Remember the Time

Posted On November 30, 2009

Filed under Miles W.

Comments Dropped 3 responses

No this post has nothing to do with Michael Jackson’s “Remember the Time” as the title may suggest. If I have mislead you and you’re looking for that go here. If you are interested in a new perspective on Alice’s Adventure’s in Wonderland keep reading.

If you’re looking at this you’ve kept reading and I thank you.

Now to the serious entry, with Michael Jackson playing in my head. So I’ve read other peoples blogs. For some reason, everybody likes making a bid deal about sex, drugs, and other “inappropriate” things in this “children’s book”. At first I said to myself ‘wow, this book is pretty crazy for kids’. But then I thought about it a little longer and realized something. The way people are looking at these things is in a modern context. So in a similar fashion to what I did in my entry I Found the “Porpoise”, I went back in time. But this time I went back to the bustling streets of London in Carroll’s time because this is how I needed to see what was happening. I needed to see this through the eyes of someone living in England during Carroll’s life. I did so and I saw everything differently.

During this time people did not live as long, and certain things that are seen as inappropriate in modern society were not frowned down upon like they are today. Children were exposed to drugs and adults did not care. Kings and Queens were married in there early teens and had sex during that early part of their marriage. There are many more examples  that I could go into detail on but I feel that they would make this post inappropriate for even Carroll’s time.

Another factor that goes into the supposed “inappropriateness” of Alice is the writer himself. Lewis Carroll may be a literary genius  but he has many other issues. Carroll is believed to be a pedophile with a great affinity for young girls and a disdain for women his age. This mental health issues could be being translated into his writing through the content, characters, and conflict. There is no telling how different this book would be if it was not written by Carroll.


3 Responses to “Remember the Time”

  1. Scott M.

    You know I’m thinking the same thing. I talked about this in my blog “Alice the Movie”. I don’t really see what I liked about this story. But if I think about it, I was a young innocent child who didn’t even realize all these bad references. It was just a good story and I liked the movie. It had fun colors, and cool animals, and talking creatures. What little kid would not like this? Alice in Wonderland is just part of growing up. It’s like one of those stages we go through. Right after the sucking your thumb stage and just before the liking girls stage is, what I like to call, the Alice in Wonderland Stage, or the imagination stage. Ohh Miles thank you! You just gave me a blog idea.

  2. Caroline M.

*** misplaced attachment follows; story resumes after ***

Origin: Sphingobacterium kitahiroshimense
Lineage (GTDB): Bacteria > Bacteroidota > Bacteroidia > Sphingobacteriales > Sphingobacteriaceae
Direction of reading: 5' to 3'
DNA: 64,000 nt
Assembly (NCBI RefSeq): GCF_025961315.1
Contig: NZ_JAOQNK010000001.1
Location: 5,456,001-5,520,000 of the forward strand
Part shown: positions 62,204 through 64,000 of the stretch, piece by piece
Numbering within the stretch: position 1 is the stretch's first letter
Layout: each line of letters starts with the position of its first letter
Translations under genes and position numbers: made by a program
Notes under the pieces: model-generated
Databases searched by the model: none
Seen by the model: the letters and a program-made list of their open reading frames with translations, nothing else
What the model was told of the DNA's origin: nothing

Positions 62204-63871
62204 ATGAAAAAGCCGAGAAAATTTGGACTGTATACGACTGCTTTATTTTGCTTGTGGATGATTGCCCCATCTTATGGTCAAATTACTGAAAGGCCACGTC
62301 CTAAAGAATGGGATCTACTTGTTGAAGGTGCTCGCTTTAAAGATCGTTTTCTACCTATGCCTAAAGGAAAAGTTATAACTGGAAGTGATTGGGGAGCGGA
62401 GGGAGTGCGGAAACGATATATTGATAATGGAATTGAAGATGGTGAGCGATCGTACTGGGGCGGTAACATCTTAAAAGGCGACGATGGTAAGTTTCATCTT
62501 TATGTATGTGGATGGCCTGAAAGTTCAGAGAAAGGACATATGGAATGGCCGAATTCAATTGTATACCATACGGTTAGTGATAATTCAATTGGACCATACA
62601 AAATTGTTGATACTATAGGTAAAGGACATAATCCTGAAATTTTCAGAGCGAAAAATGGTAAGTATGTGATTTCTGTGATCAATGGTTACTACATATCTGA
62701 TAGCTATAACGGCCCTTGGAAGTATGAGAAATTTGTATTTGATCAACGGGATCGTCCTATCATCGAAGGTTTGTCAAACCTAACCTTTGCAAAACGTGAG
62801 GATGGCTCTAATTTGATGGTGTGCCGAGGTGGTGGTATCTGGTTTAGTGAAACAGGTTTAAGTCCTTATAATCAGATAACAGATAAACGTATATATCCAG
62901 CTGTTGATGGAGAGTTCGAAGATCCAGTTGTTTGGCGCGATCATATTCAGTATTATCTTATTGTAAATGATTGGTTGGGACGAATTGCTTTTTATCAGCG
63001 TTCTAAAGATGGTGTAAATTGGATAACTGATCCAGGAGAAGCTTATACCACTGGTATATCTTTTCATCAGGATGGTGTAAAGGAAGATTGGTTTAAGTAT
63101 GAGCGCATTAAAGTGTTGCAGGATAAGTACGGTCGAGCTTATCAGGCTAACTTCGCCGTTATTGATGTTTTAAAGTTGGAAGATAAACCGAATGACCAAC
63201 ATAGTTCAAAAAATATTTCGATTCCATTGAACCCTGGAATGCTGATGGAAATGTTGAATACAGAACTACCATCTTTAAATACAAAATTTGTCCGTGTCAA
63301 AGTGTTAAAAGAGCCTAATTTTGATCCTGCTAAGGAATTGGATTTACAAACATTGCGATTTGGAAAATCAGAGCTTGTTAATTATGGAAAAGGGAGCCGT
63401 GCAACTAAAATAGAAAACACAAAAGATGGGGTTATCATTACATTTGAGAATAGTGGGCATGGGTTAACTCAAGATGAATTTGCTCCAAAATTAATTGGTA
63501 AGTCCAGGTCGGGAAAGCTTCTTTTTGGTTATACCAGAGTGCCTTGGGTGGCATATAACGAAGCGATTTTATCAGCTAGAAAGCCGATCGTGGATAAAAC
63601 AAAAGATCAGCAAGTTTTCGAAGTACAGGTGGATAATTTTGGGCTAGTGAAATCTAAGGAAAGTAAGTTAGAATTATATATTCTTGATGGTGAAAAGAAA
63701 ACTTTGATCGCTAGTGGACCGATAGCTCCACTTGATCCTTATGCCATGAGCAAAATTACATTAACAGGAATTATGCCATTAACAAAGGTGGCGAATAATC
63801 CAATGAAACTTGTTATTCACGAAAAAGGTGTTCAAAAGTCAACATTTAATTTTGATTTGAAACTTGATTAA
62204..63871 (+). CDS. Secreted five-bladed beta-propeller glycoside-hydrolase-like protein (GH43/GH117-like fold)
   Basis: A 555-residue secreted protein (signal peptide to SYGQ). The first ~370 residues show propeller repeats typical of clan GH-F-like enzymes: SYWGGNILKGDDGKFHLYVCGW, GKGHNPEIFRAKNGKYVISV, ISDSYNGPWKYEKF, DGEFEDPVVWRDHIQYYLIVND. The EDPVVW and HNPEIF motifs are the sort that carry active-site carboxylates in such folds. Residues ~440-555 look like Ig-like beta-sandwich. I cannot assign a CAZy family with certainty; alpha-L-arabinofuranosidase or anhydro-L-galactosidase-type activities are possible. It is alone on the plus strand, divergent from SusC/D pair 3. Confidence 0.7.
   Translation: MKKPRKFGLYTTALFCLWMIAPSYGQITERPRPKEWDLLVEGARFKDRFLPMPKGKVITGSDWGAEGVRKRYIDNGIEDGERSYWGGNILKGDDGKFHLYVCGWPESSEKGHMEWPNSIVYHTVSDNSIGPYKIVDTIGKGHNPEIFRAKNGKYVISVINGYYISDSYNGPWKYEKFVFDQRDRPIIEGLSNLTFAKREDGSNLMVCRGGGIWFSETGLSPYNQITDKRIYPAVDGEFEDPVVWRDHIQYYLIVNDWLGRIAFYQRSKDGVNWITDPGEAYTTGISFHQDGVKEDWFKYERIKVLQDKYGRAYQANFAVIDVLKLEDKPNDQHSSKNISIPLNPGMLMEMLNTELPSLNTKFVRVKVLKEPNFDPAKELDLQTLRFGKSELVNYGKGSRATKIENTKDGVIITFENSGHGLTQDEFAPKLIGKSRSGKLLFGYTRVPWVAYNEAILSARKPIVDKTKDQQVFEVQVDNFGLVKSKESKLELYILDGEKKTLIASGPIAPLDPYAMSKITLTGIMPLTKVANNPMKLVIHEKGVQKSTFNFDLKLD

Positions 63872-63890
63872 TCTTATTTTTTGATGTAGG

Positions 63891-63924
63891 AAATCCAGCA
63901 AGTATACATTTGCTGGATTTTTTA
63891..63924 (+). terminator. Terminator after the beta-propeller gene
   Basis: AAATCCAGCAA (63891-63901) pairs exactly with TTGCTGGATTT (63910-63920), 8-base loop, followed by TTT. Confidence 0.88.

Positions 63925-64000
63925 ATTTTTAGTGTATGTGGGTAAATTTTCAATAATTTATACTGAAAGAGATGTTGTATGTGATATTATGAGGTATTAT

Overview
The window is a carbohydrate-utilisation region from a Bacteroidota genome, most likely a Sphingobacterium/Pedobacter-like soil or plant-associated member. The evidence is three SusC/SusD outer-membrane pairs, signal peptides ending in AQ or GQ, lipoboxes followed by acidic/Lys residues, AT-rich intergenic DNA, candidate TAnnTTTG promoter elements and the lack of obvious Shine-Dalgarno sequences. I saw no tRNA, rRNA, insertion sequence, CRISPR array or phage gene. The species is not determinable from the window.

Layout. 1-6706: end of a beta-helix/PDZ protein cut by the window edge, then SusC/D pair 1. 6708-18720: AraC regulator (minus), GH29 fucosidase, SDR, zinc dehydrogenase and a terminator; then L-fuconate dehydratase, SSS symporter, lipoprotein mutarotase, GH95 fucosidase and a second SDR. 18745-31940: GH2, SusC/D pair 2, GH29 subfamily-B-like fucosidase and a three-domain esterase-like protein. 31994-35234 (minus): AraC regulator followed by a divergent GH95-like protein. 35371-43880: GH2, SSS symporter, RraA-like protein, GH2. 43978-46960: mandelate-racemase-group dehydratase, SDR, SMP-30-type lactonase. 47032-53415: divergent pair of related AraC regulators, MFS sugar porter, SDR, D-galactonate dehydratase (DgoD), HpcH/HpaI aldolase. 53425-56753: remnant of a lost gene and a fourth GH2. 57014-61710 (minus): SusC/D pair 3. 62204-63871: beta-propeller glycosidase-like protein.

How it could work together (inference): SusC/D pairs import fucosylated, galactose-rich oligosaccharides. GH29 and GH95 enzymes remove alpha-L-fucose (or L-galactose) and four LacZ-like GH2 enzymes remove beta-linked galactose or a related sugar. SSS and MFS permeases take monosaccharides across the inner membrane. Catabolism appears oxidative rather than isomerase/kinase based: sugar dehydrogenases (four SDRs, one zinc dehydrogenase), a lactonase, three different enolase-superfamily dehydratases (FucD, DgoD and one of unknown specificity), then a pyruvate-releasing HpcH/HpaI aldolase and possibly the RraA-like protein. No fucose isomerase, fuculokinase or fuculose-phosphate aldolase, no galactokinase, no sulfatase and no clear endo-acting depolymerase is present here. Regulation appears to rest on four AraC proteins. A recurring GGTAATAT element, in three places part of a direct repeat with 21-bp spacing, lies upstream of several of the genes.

I don’t really find any of it inappropriate. It’s a book for kids, and they wouldn’t understand the things that may have been referred to. If we want to see the hookah as inappropriate we can, if we want to see Carroll liking a younger girl as inappropriate, we can. But the truth is hookah is not all that bad. However that depends on what the caterpillar was smoking. If it was the typical tobacco then it’s effects are not all that bad, but it was a harsh drug like marijuana, then that’s a little inappropriate. So a caterpillar smoking hookah on a mushroom is odd, and can be seen as inappropriate but it really isn’t. As far as Carroll liking young Alice, men used to marry 18 year-olds when they were 40. It was just the way things were done. Things have changed now of course and that can be seen as very weird, and even when this story was written it would seem weird. But it’s been done, and at that time is was acceptable. So in the end, we choose what we want to see as inappropriate like Rachel said.

  3. Rachel M.

    I really think anything can seem inappropriate if you want it to be. I think many of the things Carroll writes about cannot help but seem wrong to older audiences, but to the child for whom he wrote the book, the stories are just stories. I know i find new meanings everyday. Things surprise me in everyday life that I never gave a second though about before. Either way, perhaps Carroll did twisted-ly include innuendo which he didn’t intend for children to pick up on. I don’t really know if he enjoyed that sort of thing, or if he was really trying to relay a message to older audiences. All and all, I believe Carroll wrote the book for one child dear to him, and many of the underlying things that plagued him in turn escaped into the story. I think it was all harmless, though, considering the story was initially interpreted through the innocent lens of childhood.

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